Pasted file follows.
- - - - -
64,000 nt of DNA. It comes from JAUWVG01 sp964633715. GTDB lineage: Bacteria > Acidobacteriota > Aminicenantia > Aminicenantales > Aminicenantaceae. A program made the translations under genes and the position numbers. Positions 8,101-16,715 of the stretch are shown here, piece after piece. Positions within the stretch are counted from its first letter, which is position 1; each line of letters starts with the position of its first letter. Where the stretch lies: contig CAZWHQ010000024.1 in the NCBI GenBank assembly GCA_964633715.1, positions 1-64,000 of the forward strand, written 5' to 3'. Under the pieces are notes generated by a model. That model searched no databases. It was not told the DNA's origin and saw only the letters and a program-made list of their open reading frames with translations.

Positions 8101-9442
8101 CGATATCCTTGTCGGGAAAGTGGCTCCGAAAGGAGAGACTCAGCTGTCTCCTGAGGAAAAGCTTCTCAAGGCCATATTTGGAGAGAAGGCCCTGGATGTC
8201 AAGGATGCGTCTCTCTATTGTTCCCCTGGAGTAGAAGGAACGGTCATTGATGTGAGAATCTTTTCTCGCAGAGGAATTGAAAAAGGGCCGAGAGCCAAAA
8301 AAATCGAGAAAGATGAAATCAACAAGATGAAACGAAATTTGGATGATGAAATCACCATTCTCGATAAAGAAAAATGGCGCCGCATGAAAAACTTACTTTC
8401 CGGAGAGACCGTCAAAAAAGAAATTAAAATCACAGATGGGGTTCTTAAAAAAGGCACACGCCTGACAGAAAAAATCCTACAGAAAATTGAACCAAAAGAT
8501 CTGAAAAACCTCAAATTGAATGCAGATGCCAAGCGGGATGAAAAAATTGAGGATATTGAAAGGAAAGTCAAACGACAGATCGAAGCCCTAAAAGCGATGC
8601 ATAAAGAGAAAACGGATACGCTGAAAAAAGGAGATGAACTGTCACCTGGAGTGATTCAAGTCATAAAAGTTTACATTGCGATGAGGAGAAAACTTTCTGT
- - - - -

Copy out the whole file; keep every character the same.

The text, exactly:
64,000 nt of DNA. It comes from JAUWVG01 sp964633715. GTDB lineage: Bacteria > Acidobacteriota > Aminicenantia > Aminicenantales > Aminicenantaceae. A program made the translations under genes and the position numbers. Positions 8,101-16,715 of the stretch are shown here, piece after piece. Positions within the stretch are counted from its first letter, which is position 1; each line of letters starts with the position of its first letter. Where the stretch lies: contig CAZWHQ010000024.1 in the NCBI GenBank assembly GCA_964633715.1, positions 1-64,000 of the forward strand, written 5' to 3'. Under the pieces are notes generated by a model. That model searched no databases. It was not told the DNA's origin and saw only the letters and a program-made list of their open reading frames with translations.

Positions 8101-9442
8101 CGATATCCTTGTCGGGAAAGTGGCTCCGAAAGGAGAGACTCAGCTGTCTCCTGAGGAAAAGCTTCTCAAGGCCATATTTGGAGAGAAGGCCCTGGATGTC
8201 AAGGATGCGTCTCTCTATTGTTCCCCTGGAGTAGAAGGAACGGTCATTGATGTGAGAATCTTTTCTCGCAGAGGAATTGAAAAAGGGCCGAGAGCCAAAA
8301 AAATCGAGAAAGATGAAATCAACAAGATGAAACGAAATTTGGATGATGAAATCACCATTCTCGATAAAGAAAAATGGCGCCGCATGAAAAACTTACTTTC
8401 CGGAGAGACCGTCAAAAAAGAAATTAAAATCACAGATGGGGTTCTTAAAAAAGGCACACGCCTGACAGAAAAAATCCTACAGAAAATTGAACCAAAAGAT
8501 CTGAAAAACCTCAAATTGAATGCAGATGCCAAGCGGGATGAAAAAATTGAGGATATTGAAAGGAAAGTCAAACGACAGATCGAAGCCCTAAAAGCGATGC
8601 ATAAAGAGAAAACGGATACGCTGAAAAAAGGAGATGAACTGTCACCTGGAGTGATTCAAGTCATAAAAGTTTACATTGCGATGAGGAGAAAACTTTCTGT